Legal Alerts Dec 4, 2018

U.S. Supreme Court Limits Agency Discretion Under ESA

Critical Habitat for Endangered Species Decision

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In a victory for landowners and other regulated entities, the U.S. Supreme Court unanimously limited the U.S. Fish and Wildlife Service’s discretion when designating critical habitat under the federal Endangered Species Act. In its Weyerhaeuser Co. v. U.S. Fish and Wildlife Service decision last week, the Supreme Court held that only “habitat” may be designated as “critical habitat” under the ESA and that FWS decisions regarding whether to exclude a certain area from a critical habitat designation due to economic considerations are subject to judicial review.
 
FWS May Only Designate Habitat as “Critical Habitat”
The Weyerhaeuser case stemmed from FWS’ designation of 1,544 acres of private property in Louisiana as critical habitat essential for the conservation of the endangered dusky gopher frog — even though no such frogs occupied the property and the property in its current condition cannot be inhabited by the endangered frog. FWS nonetheless designated the subject property as critical habitat for the species because, theoretically, modifications to the property — such as replacing portions of the property’s closed-canopy timber plantation with an open-canopy pine forest — could allow the property to support a sustainable population of the endangered frogs.
 
The Court did not actually address whether the FWS erred in designating the subject property as critical habitat, but rather addressed the very narrow question of whether critical habitat must also be “habitat.” Rejecting the Fifth Circuit U.S. Court of Appeal’s prior holding to the contrary, the Supreme Court held that the ESA does not authorize FWS “to designate [an] area as critical habitat unless it is also habitat for the species.”
 
The Supreme Court, however, did not define “habitat.” Rather, the High Court sent the case back to the Fifth Circuit to consider the definition of habitat and whether it may include areas, like the property in question, that would require some degree of modification to support a sustainable population of a given species.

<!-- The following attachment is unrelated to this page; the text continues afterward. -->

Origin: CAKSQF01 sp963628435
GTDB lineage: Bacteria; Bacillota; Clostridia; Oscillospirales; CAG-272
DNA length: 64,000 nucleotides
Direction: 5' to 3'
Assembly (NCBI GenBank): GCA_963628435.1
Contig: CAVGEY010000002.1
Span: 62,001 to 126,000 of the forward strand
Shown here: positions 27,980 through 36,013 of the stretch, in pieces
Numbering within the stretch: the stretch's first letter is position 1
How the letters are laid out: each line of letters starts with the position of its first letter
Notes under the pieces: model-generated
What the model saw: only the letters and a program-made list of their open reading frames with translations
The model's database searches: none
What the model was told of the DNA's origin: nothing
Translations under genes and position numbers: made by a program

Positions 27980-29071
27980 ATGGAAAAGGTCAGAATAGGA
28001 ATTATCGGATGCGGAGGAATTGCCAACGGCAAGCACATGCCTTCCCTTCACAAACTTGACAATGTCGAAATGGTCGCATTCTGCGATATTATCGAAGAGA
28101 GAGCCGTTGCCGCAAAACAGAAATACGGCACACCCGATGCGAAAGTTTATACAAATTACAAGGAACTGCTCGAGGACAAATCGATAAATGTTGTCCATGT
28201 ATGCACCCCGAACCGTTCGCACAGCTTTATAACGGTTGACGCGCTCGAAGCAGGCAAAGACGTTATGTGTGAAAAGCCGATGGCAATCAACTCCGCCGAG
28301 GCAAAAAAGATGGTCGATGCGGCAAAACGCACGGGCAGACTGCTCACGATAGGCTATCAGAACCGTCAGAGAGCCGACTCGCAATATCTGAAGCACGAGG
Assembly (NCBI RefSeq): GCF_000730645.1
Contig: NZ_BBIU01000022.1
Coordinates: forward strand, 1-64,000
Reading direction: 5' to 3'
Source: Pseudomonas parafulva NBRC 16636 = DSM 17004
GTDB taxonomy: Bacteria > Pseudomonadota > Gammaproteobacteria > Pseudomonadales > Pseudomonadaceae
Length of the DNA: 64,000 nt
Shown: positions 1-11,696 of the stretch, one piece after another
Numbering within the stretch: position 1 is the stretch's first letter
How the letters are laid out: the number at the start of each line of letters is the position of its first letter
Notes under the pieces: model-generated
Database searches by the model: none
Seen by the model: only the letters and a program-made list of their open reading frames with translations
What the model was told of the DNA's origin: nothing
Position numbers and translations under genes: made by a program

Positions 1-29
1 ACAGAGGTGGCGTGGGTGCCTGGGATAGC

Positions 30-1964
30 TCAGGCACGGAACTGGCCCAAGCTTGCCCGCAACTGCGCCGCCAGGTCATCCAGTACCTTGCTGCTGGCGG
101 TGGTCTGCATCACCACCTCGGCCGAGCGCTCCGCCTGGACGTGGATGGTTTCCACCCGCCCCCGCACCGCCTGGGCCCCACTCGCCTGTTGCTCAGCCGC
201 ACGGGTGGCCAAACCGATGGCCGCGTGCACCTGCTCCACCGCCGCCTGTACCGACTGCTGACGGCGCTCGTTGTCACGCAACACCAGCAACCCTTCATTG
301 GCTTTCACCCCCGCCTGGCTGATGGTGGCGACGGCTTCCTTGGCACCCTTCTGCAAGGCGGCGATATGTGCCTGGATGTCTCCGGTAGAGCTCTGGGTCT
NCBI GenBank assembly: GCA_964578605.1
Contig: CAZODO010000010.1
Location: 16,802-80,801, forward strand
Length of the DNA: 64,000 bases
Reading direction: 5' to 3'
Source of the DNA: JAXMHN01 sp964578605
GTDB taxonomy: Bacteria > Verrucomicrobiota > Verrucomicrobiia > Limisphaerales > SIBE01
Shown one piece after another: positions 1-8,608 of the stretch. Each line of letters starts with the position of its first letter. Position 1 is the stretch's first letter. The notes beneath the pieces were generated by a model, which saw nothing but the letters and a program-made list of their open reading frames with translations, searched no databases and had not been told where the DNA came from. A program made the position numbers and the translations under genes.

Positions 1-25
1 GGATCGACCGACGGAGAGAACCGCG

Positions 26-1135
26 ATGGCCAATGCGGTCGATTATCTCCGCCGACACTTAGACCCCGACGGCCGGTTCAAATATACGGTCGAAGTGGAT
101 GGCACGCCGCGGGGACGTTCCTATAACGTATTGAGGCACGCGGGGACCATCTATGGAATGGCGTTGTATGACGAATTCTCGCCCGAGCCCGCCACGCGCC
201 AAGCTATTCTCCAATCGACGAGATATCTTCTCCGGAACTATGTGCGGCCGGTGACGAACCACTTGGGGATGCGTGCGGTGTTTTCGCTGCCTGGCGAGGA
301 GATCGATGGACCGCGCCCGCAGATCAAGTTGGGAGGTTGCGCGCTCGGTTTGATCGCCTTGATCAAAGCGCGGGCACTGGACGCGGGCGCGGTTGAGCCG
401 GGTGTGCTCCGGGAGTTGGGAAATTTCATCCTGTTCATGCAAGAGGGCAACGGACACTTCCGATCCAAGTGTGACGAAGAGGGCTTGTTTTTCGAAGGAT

FWS Decisions to Exclude Property from Critical Habitat Subject to Judicial Review
The designation of property as critical habitat could potentially restrict its development if the planned use requires a federal permit or federal funding. The ESA, however, requires FWS to consider the economic impact of specifying an area as critical habitat before acting. The statute also authorizes FWS to exclude an area from critical habitat designation if FWS determines that the political, social, economic or other benefits of such exclusion outweigh the benefits of designating the area as critical habitat.
 
In the more momentous of the Supreme Court’s two holdings, the Court held that FWS’ determination of whether to exclude property from a critical habitat designation based on economic or other factors is subject to judicial review. For years, FWS has maintained that it enjoys full discretion on whether to exclude property from a critical habitat designation based on economic considerations, and that its discretion could not be reviewed by federal courts.
 
The Supreme Court disagreed with FWS and the Fifth Circuit, holding that a federal court may review FWS’ economic analysis and determination to ensure they are not arbitrary, capricious or an abuse of discretion. The Supreme Court then sent the case back to the Fifth Circuit to determine whether the FWS’ assessment of the costs and benefits of its designation of the Louisiana property passed legal muster. Ultimately, the Supreme Court’s holding may provide property owners with a potent legal argument to challenge critical habitat designations.
 
If you have any questions about this decision or how it may impact your agency, please contact the authors of this Legal Alert listed to the right in the firm’s Environmental Law & Natural Resources practice group, or your BB&K attorney.
 
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Disclaimer: BB&K Legal Alerts are not intended as legal advice. Additional facts or future developments may affect subjects contained herein. Seek the advice of an attorney before acting or relying upon any information in this communiqué.

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